"I've been a reader of your paper from the beginning," writes Andy Sheppard from Sandwell, West Midlands. "The best thing you ever did," he goes on, "was the Cannabis Campaign – I went on the 'IoS' march and really thought you were going to help turn the tide. But last week's front page alleging a link between cannabis and crime was a let-down – turning on its head everything you once stood for. Kids have long smoked cannabis – and for even longer have been demonised as criminals, but that does not prove a link between cannabis and crime. I count myself as middle class and have been smoking cannabis for more than 40 years. I have suffered no ill-effects and have never committed a crime. It's gutless to turn your backs on something you once believed in, just for a cheap bit of ingratiation with the politically correct establishment of the day."
Phew! There's a simple answer, Mr Sheppard. That was then and now is now. Like you, I went on the march and believed there was a huge libertarian issue at stake. But the growing body of evidence against regular cannabis use is overwhelming, particularly in its effect on our mental health. The Royal College of Psychiatrists points out that long-term use of the drug doubles the risk of developing a psychotic episode or long-term schizophrenia, and that teenagers are especially vulnerable. And it's not as though we didn't warn you of our change of stance. A few months ago, we printed one of our biggest front-page headlines – "Cannabis: an apology" – setting out our position.
The views of newspapers are not set in stone. Nor should they be – otherwise we'd still be publishing ads that claim Guinness is good for you or that Craven A cigarettes ease a sore throat. Of course, it's good to stick to principles. This newspaper was among a tiny handful in the media to campaign against the Iraq war, and we've stuck to our view while all around us have been changing theirs. The same applies to global warming – our environment editor, Geoffrey Lean, was among the first to identify the magnitude of the problem, while others scoffed. But the occasional volte-face is perfectly healthy. We once urged our readers to "vote green" at a general election – but that doesn't mean we are likely to do so again. And we were wrong in our initial opposition to London's congestion charge, just as we were in our endorsement of cannabis.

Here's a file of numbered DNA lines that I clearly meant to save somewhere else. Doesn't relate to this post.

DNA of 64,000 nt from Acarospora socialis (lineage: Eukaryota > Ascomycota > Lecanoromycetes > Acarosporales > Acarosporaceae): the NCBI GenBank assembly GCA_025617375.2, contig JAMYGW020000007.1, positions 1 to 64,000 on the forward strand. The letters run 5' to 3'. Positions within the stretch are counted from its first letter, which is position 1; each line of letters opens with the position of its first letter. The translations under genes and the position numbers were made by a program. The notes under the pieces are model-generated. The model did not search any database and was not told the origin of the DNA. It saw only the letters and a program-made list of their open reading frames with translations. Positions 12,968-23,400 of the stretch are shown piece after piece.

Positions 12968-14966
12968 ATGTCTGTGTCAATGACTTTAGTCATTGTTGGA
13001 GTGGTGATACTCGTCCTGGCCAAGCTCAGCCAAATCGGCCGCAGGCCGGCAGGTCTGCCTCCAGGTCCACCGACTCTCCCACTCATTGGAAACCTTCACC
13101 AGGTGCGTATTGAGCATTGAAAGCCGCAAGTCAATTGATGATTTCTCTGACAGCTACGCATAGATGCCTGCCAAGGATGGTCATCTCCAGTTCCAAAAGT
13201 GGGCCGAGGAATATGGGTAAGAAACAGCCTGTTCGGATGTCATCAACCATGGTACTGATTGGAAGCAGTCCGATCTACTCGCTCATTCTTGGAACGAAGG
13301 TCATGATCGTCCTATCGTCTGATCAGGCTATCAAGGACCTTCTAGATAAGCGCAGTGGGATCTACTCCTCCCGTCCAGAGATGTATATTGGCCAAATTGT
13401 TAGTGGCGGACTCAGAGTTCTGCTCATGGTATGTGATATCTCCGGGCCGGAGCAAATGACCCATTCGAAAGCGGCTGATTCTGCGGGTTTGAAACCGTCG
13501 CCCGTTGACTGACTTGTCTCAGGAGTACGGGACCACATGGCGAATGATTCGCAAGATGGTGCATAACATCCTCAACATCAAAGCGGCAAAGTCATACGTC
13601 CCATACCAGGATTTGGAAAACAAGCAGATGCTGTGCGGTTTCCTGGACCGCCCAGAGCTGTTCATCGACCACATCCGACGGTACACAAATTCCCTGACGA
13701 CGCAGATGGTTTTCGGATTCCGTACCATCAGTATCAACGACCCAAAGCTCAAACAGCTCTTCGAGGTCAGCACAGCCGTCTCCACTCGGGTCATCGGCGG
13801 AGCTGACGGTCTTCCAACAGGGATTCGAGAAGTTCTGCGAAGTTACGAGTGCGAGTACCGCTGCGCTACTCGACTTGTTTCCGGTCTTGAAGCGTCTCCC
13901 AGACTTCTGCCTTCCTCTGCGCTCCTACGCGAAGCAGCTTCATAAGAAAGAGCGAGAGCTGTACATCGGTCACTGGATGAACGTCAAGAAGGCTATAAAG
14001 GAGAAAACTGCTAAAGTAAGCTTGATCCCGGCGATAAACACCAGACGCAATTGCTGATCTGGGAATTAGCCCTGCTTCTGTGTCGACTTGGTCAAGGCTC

You are clearly an old hippie, Mr Sheppard – and, I suspect, so are many other readers who have written to me in the same vein. I can just imagine the spliffs being passed around in your dining room after the Delia Smith chocolate pudding. You are all entitled to your opinion. But would you encourage your kids to take up the habit, knowing that there is even the slightest risk to their health? I bet not.
Corrections and clarifications
Further to our article of 2 September, Dr Simone Lester has asked us to make it clear that she has always denied the unproven allegations that she tried to hit and hurled verbal abuse at a steward after a football match, and that in a subsequent argument with police she called an officer "a poor peasant" and "worse than Jade Goody".Reuse content